1. The Cross
2. Ignite
3. Battle of The Thames
4. The Ones Below
5. Foundations

Krzysztof Stalmach (Guitar)
Cody Anstey (Drums)
Bobby Harley (Guitar)
Reed (Vocals)
Tyler Corbett (Bass)


Disclaimer: This review is solely the property of Beth Jones and Ever Metal. It is strictly forbidden to copy any part of this review, unless you have the strict permission of both parties. Failure to adhere to this will be treated as plagiarism and will be reported to the relevant authorities.

Dakesis – Fractures

Dakesis – Fractures
CapsAArx Records
Release Date: 28/03/2020
Running Time: 56:50
Review by Paul Monkhouse
Rating: 9/10

From the shadow filled realms of the home of hard rock, the Midlands, comes the epic Gothic Symphonic/Progressive Metal of Dakesis and this, their third album, is an outstanding next step on a career that has seen them rapidly rising through the ranks. By far and away their most mature and ambitious release yet, “Fractures” is an epic journey into a world where metal goddesses and gods ride fiery steel chariots and huge black wolves run by their sides.

You are thrust into this realm from the opening notes of the instrumental ‘Eos’, its atmosphere a fanfare and prologue for the widescreen adventure hurtling your way as the band tear into ‘Ends of Time’ (Parts I and II). Full of frantic fretwork, the percussive heft of charging drums and bass and Gemma Lawler’s soaring vocals, this one-two punch screams that this is a band who know where they want to go and absolutely nothing is going to stand in their way. ‘Overthrown’ is full of surging and slashing rhythms as glacial cool meets head on with industrial punch, the vocals switching from sweet to passionate. You can imagine this being played in a woodland clearing as black robes flow and feral eyes shine as razor sharp canines glisten in powerful lupine mouths.

Matt Jones shreds and produces monstrous riffs with every fibre of his soul on the huge ‘Kairos’, Amie Chatterley’s bass and Adam Harris’s drums providing the engine that powers the beast along. There’s more of a feel of the Mystical Far East that threads its way through ‘Surrender Your Fears’, its timeless quality bringing changes in tempo as it builds and builds as percussion thrills and choirs raise the drama to an almost unbearable pitch of widescreen colour and light. Following this, ‘Hold Forever’ continues to up the ante, its Gothic sweep clawing you into a land where the night is reluctant to give up its dark dominance to the gentle rays of the dawn.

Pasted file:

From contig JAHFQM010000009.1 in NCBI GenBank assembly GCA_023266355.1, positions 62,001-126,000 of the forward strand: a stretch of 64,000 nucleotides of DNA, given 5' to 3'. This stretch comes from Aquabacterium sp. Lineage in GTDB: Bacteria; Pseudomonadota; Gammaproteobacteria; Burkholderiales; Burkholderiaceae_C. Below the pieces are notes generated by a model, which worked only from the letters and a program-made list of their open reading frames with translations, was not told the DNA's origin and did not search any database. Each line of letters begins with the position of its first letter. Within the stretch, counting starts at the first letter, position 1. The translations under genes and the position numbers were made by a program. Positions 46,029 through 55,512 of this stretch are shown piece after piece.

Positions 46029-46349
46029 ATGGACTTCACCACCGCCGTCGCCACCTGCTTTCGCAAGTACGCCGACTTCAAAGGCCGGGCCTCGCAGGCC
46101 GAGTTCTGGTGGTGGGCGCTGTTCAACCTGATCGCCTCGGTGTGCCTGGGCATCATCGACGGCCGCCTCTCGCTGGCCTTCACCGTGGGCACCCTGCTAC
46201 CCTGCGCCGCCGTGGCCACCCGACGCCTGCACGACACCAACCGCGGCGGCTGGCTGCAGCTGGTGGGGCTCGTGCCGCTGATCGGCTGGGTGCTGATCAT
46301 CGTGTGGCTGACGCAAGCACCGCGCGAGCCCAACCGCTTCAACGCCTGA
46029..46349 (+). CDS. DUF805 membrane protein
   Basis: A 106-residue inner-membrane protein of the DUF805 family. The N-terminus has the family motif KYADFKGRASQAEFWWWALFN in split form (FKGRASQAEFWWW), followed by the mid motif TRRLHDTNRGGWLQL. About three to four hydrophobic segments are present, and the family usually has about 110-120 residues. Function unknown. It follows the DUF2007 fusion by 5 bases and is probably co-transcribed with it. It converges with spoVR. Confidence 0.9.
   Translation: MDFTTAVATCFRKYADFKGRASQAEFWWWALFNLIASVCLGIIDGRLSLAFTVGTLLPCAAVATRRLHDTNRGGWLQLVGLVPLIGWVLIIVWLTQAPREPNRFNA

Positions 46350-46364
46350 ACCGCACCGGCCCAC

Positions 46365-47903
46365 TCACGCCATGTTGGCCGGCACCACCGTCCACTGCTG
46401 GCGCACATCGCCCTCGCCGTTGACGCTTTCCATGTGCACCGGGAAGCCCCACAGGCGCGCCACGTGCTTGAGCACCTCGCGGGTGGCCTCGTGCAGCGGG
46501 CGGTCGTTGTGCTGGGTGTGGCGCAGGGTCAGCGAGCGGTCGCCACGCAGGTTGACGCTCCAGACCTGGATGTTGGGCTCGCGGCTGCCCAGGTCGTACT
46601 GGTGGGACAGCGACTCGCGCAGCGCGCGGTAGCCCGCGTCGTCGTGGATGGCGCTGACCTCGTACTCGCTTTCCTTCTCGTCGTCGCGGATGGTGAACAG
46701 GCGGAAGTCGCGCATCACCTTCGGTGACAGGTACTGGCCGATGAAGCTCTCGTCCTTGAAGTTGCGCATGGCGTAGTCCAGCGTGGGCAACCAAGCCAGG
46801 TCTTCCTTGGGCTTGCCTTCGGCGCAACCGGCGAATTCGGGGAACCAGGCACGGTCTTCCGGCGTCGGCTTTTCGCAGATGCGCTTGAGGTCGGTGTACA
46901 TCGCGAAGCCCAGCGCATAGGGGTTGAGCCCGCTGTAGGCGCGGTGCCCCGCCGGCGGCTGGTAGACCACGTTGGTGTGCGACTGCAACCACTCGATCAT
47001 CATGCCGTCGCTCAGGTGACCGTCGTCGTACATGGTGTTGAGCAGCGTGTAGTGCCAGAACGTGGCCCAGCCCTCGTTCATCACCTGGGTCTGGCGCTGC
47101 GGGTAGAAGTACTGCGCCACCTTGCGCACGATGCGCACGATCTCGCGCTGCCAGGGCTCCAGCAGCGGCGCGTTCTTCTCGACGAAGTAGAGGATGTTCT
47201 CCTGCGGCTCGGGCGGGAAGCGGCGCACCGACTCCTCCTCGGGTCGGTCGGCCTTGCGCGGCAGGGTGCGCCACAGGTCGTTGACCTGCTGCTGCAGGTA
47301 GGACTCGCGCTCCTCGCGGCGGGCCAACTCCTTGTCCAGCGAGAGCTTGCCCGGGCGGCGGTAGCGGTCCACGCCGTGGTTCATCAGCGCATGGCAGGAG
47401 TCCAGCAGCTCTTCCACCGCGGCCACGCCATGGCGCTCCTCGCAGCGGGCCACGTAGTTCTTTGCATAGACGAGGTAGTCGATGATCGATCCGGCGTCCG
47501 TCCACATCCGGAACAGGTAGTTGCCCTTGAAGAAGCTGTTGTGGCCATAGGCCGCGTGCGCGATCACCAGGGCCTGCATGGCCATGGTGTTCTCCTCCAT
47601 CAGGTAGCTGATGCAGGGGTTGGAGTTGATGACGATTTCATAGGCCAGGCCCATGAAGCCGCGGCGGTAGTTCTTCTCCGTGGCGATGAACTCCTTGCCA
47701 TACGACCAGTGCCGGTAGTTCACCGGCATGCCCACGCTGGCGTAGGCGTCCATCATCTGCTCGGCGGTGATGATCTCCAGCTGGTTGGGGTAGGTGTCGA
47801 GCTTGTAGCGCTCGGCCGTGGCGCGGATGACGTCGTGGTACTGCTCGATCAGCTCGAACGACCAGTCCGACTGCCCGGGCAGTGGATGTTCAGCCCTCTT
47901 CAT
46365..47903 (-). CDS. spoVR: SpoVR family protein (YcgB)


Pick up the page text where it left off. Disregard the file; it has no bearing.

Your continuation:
The album closes with two absolutely epic tracks that elevate Dakesis above their peers and show themselves to be one of the finest and grand bands of their type in Europe. ‘Legacy in Memory’ starts with the gentle piano of Jacob Underwood as that and the bass accompany Lawler, the singer putting in a showstopping (but not grandstanding) vocal before the full power of an orchestral section threatens to tear the roof off. Again, the production and attention to detail is breath-taking as the band seek to push themselves further and further, making something that will stand the test of time their goal. Clocking in at a lengthy fifteen minutes, the titular ‘Fractures’ is a piece that truly deserves its running time, all guns blazing as it takes you on a musical journey that immerses you in a gargantuan adventure. Choirs sing, modern keys hint at a ‘Bladerunner’ style future, drums and bass are unstoppable, guitars frantically flayed in pitiless fashion and lead vocals overwhelm as they surge and dive. There is a deft understanding of light and shade as the band drop things down in the middle section before cranking things up for the last act as they race for the finish line, breathless and triumphant. If you like your metal full of character, melody and atomic strength power then “Fractures” is the album for you. Truly outstanding.

01. Eos
02. Ends Of Time, Pt. 1
03. Ends Of Time, Pt. 2
04. Overthrown
05. Kairos
06. Surrender Your Fears
07. Hold Forever
08. Legacy In Memory
09. Fractures

Gemma Lawler – Vocals
Amie Chatterley – Bass & Vocals
Matt Jones – Guitar
Adam Harris – Drums & Vocals
Jacob Underwood – Live Piano & Keyboards


Disclaimer: This review is solely the property of Paul Monkhouse and Ever Metal. It is strictly forbidden to copy any part of this review, unless you have the strict permission of both parties. Failure to adhere to this will be treated as plagiarism and will be reported to the relevant authorities.